Everything was ordinary. Men worked in factories and fields. Women were shopping. Children were at school. Then came the four-minute warning. Wires hummed madly between heads of governments. Just before the massive retaliation went into the air the world realised that no-one had despatched the first rocket.

The retaliation was checked with seconds to spare. Experts examined the ruined city. There was something else besides radiation. Deadly bacteria from an unknown source spread across the planet. More alien bombs followed the first. But there was no real pattern in the attacks, if they were genuine attacks.

At last the detectors found the alien ships. They were fighting among themselves and earth was the battle-area. Could the remnants of humanity interfere? What would be the result if they did?

 

THIS!

IS!

WORLD OF TOMORROW!

BY KARL ZIEGFRIED

AAAAAAAAAAAAAAAAAAARRRRGGGHHH!!!!!!!

 

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SF Gateway Omnibus of the Week: Connie Willis

20 March 2014

From the vaults of the SF Gateway, the most comprehensive digital library of classic SFF titles ever assembled, comes an ideal introduction to the fantastic work of SFWA Grand Master and multiple award-winner, Connie Willis, one of the field’s most influential and beloved authors.

 

Trade Paperback | eBook

 

Connie Willis is one of science fiction’s most decorated authors, with a staggering eleven Hugos and seven Nebula Awards to her name. She is best known for her sequence of time-travel stories including SF Masterworks Doomsday Book and To Say Nothing of the Dog and the Hugo Award-winning diptych Blackout and All Clear. This omnibus collects her solo debut, Lincoln’s Dreams, which won the John W. Campbell Memorial Award and Passage, shortlisted for the Hugo, Nebula, John W. Campbell and Arthur C. Clarke Awards.

 

You can find more of Connie Willis’ work via her author page on the SF Gateway website, and read more about her in her entry in The Encyclopedia of Science Fiction.

 

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From the Attic V: Seven For A Secret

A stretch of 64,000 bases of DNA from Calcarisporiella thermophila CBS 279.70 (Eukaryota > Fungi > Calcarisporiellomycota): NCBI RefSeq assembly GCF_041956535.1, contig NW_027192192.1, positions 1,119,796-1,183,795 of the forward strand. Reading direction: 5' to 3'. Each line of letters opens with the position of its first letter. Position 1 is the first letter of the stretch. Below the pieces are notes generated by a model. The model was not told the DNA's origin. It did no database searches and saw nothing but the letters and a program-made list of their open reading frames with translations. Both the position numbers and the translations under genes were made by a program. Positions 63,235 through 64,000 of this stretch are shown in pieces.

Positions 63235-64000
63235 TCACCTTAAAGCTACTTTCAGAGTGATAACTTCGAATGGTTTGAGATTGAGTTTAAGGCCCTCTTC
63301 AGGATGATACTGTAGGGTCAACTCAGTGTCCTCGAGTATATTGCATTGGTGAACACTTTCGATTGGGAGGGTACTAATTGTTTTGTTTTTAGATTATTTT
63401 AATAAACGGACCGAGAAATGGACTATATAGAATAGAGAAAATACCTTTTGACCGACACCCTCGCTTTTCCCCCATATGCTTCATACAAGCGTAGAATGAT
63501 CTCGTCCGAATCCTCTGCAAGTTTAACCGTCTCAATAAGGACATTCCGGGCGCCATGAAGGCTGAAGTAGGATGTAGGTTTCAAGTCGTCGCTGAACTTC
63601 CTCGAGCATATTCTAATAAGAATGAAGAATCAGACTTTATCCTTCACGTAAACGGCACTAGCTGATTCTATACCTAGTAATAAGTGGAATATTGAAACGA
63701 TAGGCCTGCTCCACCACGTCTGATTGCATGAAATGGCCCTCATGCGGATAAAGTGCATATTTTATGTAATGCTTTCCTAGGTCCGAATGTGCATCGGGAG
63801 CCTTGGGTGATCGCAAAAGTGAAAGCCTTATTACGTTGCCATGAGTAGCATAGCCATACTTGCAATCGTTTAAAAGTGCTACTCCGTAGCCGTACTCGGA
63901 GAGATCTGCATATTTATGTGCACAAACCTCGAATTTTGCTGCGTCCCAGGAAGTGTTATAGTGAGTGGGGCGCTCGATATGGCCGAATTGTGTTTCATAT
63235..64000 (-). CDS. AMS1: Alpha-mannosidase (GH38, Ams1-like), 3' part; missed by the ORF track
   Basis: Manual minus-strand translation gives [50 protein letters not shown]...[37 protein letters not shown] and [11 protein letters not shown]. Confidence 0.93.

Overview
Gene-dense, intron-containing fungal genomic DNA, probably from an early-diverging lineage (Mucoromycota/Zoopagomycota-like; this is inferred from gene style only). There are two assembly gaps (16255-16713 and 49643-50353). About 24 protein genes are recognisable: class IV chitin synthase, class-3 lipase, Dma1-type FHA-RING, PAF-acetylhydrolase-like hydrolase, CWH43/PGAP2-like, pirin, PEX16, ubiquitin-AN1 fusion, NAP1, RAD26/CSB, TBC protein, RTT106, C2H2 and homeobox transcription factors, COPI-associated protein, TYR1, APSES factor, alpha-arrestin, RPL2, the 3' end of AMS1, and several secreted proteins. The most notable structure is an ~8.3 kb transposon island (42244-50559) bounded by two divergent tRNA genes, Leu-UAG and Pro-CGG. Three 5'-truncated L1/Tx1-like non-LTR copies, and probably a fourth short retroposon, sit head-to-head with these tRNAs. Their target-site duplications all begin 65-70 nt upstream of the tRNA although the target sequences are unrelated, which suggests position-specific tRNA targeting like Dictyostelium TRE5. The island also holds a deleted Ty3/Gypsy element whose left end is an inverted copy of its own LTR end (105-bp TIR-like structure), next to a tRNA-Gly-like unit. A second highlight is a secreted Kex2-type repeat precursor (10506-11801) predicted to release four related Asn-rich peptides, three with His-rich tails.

19 March 2014

Seven personal favourite SF and Fantasy Novels by women that I think deserve a UK edition.

 

Elizabeth Bear – Dust

A couple of years ago I was able to pick up some of Elizabeth Bear‘s US editions in my local bookstore but not recently.  Given her popularity in award polls and her prolific and varied output (23 books published since 2005!) I’m surprised they’re not more readily available over here.

Her work includes Urban and Historical Fantasy, near and far future SF.  Dust is the first volume of the epic SF Jacob’s Ladder generation starship trilogy and is followed by Chill and Grail.  Packed with adventure, Arthurian imagery, and classic SF conceits given a contemporary twist or three they make fun, fascinating and thought-provoking reading.

Cara Murphy says more at Speculative Book Review.  

 

Rosel George Brown – Galactic Sibyl Sue Blue

Talking online I seem to be the only person I know who has read Rosel George Brown‘s two novels and handful of short stories.  Sadly she died aged just 41 in 1967.

The eponymous Sibyl Sue Blue is a thirty-something single mother and detective with a deep interest in Greek classics.  She’s interested in men, but on her own terms.  With a drug-fuelled plot out of early PKD and a classic 60s heroine Brown’s short novels are great fun with hidden depths. Right from page one Sibyl resourcefully defeats alien attackers, fends off male advances, handles her stroppy teenage daughter and plans her future literary thesis.

 

CJ Cherryh – Foreigner

It took me too long to get into C J Cherryh‘s SF.  Jo Walton recommended her frequently when she lived near me but I think I picked the ‘wrong’ one for me.  Twenty years later I tried again with more success.  (as an aside that’s been true of one or two authors I’ve initially struggled with.)

There are interesting series within the over all Alliance-Union setting of Cherryh’s many space operas, but Foreigner, and its sequels, is unusual in its conflicted portrayal of first contact and colonisation.  Acclaimed new author Ann Leckie recently discussed agency in the Foreigner series in terms of small scale actions which much SF ignores.

 

Patricia Geary – Strange Toys

An author who won the Philip K Dick Award for this, her second novel, then disappeared totally from commercial publication for many years.

Strange Toys is a darkly surreal account of growing up in fear.  Like Bradbury‘s Something Wicked This way Comes, Geary gets deep under the skin of small towns and family dynamics.  Part road novel, part carnival sideshow tour, Strange Toys recognises where our fears come from and where they are amplified.

Allie McCarn talks about it on her blog.

 

Lisa Goldstein – The Dream Years

I’ve said it before, Lisa Goldstein is as good a contemporary fantasy writer as any of her more acclaimed male peers.  She is one of those authors who I will always buy on publication day and she’s never let me down.

The Dream Years is a time-travel/alternative history set mostly in 1920s Paris.  The hero, a member of Andre Breton’s surrealist group, keeps seeing a mysterious woman who it transpires has come from the future.  He then follows her back (or forward) in time to 1968 and the Student Riots in Paris. Goldstein’s evocative descriptions and distinctive ideas support a bitter-sweet romance and thoughtful discourse.